How does the Cash Dam differ from the Smith Manoeuvre?
The Cash Dam and Smith Manoeuvre both convert your mortgage into tax-deductible mortgage over time. However, the Smith Manoeuvre also allows you to buy investments without using your cash flow.
Investing from your credit line is why the Smith Manoeuvre has a much higher benefit and risk than the Cash Dam. This investment risk is not high if you stick with the Smith Manoeuvre long-term and invest effectively and tax-efficiently.
To do the Cash Dam, you need to get a readvanceable mortgage linked with a credit line, so that you gain credit in the credit line with each mortgage payment. Then you need to setup how you will trace the flow of cash.
In practice, it can be tricky to accomplish. Many people that do the Cash Dam also do the Smith Manoeuvre, which has a far higher benefit from the long-term growth of the investments.
If you are doing both the Smith Manoeuvre and the Cash Dam, it is important to make sure that the Cash Dam does not end up with you having a smaller Smith Manoeuvre, because the smaller amount of investments can more than wipe out all the benefit of the Cash Dam.
The tricky part is that you pay down your mortgage to reborrow for 2 purposes – investment with the Smith Manoeuvre and paying your business or rental expenses. However, you only get the extra credit from your higher mortgage payments in one credit line. Which strategy will get the regular extra credit and which will not – your Smith Manoeuvre credit line or your Cash Dam credit line?
The solution is usually to have a separate unsecured credit line for the Cash Dam expenses for one year. Do the Smith Manoeuvre normally, but pay the cash from your business sales or gross rent onto your mortgage. You will build up extra credit in the Smith anoeuvre credit, but don’t invest it. At the end of the year, you split off a separate Cash Dam credit line to pay off the unsecured credit line.
You can then pay for another year of business or rental expenses from the unsecured credit line. At the end of year 2, you ask the bank to increase the limit on your Cash Dam credit line to pay off the unsecured credit line again.
This process is technical and takes some work, but is necessary to make sure you separate your Smith Manoeuvre credit line from your Cash Dam credit line. Both are tax-deductible, but on different lines on your tax return. If CRA audits you on either item, you need to be able to prove each deduction you claimed is correct.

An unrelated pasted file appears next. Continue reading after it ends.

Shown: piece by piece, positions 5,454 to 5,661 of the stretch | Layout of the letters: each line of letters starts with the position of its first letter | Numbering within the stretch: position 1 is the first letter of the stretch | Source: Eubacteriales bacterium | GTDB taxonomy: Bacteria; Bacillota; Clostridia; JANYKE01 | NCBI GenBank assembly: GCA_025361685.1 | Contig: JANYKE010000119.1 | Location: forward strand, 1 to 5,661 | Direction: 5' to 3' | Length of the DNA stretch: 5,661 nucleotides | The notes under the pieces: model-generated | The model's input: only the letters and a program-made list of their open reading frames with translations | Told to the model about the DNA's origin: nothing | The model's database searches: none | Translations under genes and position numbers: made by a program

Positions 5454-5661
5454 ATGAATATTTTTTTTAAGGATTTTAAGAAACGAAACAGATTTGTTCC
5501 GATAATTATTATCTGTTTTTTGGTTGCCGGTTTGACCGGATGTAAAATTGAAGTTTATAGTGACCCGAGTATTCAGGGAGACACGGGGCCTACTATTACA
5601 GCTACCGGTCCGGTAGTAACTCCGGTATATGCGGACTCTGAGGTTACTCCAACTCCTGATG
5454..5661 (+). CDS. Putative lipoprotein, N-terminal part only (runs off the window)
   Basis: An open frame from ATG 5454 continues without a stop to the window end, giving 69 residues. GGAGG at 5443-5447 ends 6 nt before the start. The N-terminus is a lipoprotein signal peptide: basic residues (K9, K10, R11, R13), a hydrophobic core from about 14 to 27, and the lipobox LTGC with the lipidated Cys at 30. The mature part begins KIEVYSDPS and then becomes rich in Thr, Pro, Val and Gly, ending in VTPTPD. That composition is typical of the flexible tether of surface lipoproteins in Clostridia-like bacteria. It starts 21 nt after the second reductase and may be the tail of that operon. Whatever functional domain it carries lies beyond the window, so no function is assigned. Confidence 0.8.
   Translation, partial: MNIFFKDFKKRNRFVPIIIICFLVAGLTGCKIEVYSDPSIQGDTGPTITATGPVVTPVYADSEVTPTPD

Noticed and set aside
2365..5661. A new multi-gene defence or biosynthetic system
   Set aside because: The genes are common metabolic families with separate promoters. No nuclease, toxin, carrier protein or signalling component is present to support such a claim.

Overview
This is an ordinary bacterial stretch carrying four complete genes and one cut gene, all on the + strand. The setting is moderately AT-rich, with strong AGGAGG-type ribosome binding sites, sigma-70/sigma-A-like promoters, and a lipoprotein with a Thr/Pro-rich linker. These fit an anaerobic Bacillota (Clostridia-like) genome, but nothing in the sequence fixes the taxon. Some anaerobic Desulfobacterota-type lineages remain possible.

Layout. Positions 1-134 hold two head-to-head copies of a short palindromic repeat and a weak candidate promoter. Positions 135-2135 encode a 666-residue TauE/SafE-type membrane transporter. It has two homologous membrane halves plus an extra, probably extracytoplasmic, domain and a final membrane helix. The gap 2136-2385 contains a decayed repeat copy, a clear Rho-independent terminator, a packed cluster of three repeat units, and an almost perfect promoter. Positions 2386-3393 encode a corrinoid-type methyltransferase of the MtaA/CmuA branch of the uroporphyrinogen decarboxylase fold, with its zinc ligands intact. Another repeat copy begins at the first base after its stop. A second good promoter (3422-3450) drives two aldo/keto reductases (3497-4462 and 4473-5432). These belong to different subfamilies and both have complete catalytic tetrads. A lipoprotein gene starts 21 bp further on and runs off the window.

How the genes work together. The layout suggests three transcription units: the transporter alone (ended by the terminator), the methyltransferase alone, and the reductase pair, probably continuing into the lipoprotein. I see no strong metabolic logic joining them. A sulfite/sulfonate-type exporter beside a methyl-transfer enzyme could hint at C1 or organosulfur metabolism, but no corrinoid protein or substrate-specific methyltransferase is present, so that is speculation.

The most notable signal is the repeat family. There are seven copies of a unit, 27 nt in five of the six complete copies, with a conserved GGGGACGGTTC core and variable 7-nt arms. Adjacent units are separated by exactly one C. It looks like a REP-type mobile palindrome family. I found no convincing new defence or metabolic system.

It is most effective to do the Cash Dam as part of your long-term Financial Plan. You eventually convert your entire home mortgage into tax-deductible. Then what do you do?
The most effective strategy is usually to keep it forever as a tax-deduction and only pay it off whenever you sell your home. However, the Cash Dam credit line only is tax-deductible as long as you have that business or rental property. Keeping the credit line forever means you never have to use your personal cash flow for it.
If you will eventually retire and close your business or sell your rental property, but plan to retire in your home, then after your mortgage is fully tax-deductible for both strategies, you can do the Smith Manoeuvre on your Cash Dam credit line to slowly convert it all to tax-deductdible with the Smith Manoeuvre. You can keep the Smith Manoeuvre tax-deductible mortgage or credit line right through your retirement until you eventually sell your home.
You can also pay off your Cash Dam mortgage slowly, if you want to eliminate the debt, but this will mean you have to increase your payments to also pay off the principal of your tax-deductible mortgage over time.
Best Mortgage Strategy for Business Owners and Landlords
The Cash Dam is a pure tax strategy that gives you tax deductions just for setting up your mortgage and transactions in the right way. There is no investment risk. Your only risk is CRA audit risk if you don’t setup your separate credit lines and transaction tracing properly.
If you are already doing the Smith Manoeuvre, you already know most of how to do it. You can convert your mortgage to tax-deductible more quickly with both strategies at once, but make sure this does not mean you end up with a smaller Smith Manoeuvre.